Conjure Women: a Novel by Afria Atakora . New York, NY: Random House, 2020. 400 pp.
The civil war is over, slavery abolished, but Rue’s life remains the same in many ways. She and most of her community continue to live on the plantation where they were once slaves; the world outside is just too uncertain. Miss Rue is attending a birth as the story opens, following in her mother’s footsteps as a healer and midwife. Readers will have the opportunity meet Rue’s mother, Miss May Belle, and learn about her other skills as a conjure woman, during glimpses into “slaverytime” and “wartime” throughout the novel. (These same glimpses also introduce Miss Varina—the plantation owner’s daughter and another important face in the story.)
While Miss May Belle enjoyed her community’s unconditional love and trust, Rue is not so lucky. When she delivers Bean, a strange child born in the caul, those who once relied on her become suspicious. They fear the child is cursed, coming from the devil, and that Rue herself is a witch. When a smooth-talking traveling preacher, Bruh Abel, comes into town, the dark rumors continue to grow—especially when Rue is caught coming back from a secret trip in the middle of the night.
When an illness called the “Ravaging” strikes all the children but Bean, the community turns completely against Miss Rue. As children die, parents turn away her help, choosing to put their faith in Bruh Abel instead of the woman they’ve known their whole lives. Rue, however, does not automatically trust Bruh Abel; she has a secret of her own to protect and must decide whom she can trust, and at what cost.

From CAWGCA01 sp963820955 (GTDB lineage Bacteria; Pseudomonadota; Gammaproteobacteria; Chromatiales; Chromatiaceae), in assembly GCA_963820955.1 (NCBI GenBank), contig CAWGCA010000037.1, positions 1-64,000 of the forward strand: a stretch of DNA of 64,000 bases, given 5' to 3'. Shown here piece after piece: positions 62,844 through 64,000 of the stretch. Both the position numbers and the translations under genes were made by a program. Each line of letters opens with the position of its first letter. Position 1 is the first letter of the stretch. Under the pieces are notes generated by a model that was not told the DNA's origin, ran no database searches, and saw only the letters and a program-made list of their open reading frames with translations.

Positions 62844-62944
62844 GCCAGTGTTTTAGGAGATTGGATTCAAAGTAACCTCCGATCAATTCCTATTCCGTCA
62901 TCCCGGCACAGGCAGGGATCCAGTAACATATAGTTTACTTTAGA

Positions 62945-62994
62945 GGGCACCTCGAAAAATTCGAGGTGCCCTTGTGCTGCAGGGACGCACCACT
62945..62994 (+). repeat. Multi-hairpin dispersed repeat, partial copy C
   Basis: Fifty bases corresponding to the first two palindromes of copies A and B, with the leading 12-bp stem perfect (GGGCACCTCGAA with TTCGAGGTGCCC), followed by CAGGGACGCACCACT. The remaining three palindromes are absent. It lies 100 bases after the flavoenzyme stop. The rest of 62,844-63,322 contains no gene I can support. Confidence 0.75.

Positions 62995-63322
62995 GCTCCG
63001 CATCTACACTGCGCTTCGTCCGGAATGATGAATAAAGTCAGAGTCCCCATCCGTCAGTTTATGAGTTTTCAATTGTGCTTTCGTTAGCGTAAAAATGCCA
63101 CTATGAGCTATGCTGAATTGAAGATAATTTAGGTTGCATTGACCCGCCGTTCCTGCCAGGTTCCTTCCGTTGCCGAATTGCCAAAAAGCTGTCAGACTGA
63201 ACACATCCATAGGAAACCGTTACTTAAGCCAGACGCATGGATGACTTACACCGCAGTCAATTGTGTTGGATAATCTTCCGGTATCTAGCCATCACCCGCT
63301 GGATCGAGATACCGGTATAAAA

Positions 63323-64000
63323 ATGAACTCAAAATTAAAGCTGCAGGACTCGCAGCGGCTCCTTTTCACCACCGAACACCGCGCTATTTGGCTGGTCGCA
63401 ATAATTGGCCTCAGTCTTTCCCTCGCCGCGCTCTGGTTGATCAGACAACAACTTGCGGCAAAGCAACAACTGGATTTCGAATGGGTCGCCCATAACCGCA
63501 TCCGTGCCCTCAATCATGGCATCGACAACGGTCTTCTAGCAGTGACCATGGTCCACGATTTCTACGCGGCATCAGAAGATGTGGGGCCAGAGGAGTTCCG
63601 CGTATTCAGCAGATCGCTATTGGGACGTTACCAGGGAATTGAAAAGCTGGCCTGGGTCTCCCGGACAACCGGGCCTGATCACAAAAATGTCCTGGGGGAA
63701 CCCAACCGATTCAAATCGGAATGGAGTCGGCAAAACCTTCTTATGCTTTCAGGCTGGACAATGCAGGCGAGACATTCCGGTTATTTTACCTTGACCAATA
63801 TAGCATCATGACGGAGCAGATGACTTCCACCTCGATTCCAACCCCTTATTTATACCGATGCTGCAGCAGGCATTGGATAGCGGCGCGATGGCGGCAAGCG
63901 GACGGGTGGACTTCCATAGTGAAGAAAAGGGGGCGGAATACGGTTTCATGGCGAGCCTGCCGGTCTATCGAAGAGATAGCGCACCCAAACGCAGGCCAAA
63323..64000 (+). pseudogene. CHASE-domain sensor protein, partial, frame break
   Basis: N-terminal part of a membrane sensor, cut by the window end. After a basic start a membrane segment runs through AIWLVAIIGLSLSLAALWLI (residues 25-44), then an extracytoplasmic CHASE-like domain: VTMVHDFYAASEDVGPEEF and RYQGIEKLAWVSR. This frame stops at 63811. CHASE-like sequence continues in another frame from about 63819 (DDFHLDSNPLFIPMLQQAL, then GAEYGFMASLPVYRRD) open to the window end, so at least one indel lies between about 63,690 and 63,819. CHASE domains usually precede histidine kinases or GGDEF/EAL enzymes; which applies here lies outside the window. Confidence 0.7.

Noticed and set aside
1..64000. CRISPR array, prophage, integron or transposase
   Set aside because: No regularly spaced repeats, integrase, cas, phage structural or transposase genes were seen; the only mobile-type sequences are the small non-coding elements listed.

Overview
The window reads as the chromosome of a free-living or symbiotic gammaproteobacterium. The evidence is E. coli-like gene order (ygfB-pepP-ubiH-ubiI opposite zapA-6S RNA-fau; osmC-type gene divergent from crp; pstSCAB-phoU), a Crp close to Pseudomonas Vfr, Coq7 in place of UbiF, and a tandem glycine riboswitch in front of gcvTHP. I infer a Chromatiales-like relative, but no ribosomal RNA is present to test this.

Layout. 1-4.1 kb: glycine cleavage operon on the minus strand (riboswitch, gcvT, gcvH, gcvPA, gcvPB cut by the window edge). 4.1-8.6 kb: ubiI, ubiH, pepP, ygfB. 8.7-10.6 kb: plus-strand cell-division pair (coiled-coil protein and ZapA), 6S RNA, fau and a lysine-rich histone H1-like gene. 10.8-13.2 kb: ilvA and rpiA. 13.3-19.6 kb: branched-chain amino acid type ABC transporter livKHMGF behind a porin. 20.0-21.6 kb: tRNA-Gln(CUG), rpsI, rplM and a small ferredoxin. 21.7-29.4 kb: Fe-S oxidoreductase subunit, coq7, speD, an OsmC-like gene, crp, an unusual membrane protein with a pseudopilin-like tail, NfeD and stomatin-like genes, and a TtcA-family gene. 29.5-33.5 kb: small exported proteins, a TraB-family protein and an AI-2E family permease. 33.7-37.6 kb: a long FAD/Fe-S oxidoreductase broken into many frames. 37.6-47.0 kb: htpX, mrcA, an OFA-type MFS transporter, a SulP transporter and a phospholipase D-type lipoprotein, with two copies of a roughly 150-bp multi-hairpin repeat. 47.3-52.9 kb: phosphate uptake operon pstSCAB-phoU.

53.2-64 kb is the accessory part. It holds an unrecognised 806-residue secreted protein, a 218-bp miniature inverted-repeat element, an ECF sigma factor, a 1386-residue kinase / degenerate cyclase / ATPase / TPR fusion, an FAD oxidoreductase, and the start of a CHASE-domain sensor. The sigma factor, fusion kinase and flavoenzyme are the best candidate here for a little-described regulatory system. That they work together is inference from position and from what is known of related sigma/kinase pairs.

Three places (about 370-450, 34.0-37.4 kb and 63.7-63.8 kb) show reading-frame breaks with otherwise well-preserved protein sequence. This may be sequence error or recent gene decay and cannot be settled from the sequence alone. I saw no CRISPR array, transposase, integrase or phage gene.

Conjure Women will keep readers hooked with unexpected turns and a vivid depiction of what life was like just after slavery ended. The author excels in portraying the uncertainty of the time period, the powerful role of spirituality, and in demonstrating that freedom did not automatically make life easy. Readers should know that this is not a gentle read, but one well worth picking up. Afia Atakora’s debut is powerful, and one that will keep readers thinking long after they’ve finished reading.
Kelsey Blackburn is the Circulation Assistant at North Park Public Library and can be contacted at email@example.com.